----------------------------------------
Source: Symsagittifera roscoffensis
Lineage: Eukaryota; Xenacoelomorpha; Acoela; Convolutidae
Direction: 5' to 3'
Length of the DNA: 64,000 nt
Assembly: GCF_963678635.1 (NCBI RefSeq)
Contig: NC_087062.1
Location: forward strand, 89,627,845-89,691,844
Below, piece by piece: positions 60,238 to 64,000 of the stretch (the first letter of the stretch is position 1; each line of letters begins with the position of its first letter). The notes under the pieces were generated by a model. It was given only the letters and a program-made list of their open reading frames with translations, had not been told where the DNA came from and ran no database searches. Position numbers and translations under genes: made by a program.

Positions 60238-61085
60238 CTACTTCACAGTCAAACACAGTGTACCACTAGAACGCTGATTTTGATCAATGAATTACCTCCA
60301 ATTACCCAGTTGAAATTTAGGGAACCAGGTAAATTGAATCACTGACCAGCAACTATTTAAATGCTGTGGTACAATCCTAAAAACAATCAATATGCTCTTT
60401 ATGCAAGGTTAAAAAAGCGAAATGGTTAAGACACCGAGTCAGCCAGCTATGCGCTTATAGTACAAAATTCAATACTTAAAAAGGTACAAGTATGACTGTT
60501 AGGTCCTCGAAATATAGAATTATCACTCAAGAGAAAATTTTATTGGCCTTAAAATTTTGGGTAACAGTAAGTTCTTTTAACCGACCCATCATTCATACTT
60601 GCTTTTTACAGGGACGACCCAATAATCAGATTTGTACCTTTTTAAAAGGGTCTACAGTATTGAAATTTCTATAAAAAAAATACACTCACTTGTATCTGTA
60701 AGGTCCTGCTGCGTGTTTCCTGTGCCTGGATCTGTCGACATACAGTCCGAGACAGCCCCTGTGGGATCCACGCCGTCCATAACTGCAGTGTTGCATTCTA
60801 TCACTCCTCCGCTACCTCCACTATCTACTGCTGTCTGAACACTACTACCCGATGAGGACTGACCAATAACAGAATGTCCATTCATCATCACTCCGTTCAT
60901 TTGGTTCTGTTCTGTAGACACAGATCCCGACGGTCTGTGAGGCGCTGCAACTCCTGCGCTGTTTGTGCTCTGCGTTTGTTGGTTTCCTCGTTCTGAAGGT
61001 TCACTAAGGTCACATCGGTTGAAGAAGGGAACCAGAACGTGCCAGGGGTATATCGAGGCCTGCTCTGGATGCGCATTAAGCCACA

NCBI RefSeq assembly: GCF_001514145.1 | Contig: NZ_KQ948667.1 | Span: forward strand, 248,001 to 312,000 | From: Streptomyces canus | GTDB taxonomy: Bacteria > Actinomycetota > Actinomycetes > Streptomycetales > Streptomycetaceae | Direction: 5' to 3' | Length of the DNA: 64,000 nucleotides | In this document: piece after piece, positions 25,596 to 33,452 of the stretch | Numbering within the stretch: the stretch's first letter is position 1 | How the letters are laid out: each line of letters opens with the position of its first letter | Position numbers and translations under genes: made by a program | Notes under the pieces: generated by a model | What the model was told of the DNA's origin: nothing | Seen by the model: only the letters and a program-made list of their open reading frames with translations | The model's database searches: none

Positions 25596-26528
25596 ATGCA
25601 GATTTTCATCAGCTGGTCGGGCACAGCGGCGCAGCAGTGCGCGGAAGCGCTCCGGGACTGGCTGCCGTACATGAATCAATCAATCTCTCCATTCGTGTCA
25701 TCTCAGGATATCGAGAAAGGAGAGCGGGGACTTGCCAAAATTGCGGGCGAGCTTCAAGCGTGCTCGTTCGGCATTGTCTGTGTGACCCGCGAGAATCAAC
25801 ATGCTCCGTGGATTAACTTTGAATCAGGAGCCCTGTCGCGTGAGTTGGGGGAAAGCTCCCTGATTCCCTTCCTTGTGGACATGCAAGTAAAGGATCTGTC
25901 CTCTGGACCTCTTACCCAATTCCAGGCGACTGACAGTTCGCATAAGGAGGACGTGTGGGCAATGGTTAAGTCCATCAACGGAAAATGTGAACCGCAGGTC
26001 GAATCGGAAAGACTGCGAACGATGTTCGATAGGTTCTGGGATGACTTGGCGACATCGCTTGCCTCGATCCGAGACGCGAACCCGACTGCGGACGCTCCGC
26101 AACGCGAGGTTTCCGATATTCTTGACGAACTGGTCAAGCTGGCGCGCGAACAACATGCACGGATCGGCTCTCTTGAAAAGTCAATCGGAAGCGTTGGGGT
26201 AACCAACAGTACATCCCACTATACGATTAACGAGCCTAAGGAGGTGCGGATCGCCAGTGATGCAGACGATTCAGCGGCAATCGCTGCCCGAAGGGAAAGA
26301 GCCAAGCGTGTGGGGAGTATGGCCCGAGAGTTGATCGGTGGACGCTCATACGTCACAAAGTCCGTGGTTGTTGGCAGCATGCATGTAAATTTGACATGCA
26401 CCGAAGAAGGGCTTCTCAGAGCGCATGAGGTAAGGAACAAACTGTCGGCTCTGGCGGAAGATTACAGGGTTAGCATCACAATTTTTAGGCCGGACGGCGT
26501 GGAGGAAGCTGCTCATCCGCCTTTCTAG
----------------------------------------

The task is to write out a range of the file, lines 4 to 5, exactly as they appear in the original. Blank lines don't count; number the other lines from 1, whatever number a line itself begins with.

Length of the DNA: 64,000 nt
Assembly: GCF_963678635.1 (NCBI RefSeq)